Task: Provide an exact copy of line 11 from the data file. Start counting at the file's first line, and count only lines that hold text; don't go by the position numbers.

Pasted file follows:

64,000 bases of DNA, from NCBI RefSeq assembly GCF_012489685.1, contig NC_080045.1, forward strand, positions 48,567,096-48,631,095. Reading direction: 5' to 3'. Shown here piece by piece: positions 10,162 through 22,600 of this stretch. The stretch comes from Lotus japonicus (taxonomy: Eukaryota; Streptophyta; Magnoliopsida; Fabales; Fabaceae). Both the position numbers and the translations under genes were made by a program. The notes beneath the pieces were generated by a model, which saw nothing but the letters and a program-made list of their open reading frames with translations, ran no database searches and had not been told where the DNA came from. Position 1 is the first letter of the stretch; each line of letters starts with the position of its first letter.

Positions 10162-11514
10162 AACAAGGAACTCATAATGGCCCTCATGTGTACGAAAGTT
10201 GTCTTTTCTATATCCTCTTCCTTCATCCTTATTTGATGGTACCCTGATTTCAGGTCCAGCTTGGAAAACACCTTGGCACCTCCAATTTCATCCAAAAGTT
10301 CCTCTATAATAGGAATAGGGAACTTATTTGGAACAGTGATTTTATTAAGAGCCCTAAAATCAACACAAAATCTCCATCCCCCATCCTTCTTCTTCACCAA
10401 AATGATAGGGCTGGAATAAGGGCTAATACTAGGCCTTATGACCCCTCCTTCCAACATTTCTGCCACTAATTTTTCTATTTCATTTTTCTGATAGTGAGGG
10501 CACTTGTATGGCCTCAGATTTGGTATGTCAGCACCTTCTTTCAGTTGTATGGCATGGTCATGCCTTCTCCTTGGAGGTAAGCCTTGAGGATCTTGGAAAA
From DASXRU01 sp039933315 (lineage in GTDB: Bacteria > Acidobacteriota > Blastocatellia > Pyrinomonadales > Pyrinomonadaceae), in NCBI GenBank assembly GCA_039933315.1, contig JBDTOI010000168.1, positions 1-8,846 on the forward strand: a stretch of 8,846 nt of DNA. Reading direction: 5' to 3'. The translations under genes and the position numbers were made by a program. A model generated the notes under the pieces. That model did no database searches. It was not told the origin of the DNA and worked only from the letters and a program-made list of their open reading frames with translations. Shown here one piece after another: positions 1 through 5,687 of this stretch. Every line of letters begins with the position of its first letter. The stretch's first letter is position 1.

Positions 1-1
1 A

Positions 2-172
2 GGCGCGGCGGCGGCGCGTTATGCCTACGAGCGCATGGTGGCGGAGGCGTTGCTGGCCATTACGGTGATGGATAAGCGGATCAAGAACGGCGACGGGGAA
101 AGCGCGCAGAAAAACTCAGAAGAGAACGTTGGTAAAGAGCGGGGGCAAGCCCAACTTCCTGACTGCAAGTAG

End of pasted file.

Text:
Positions 2-172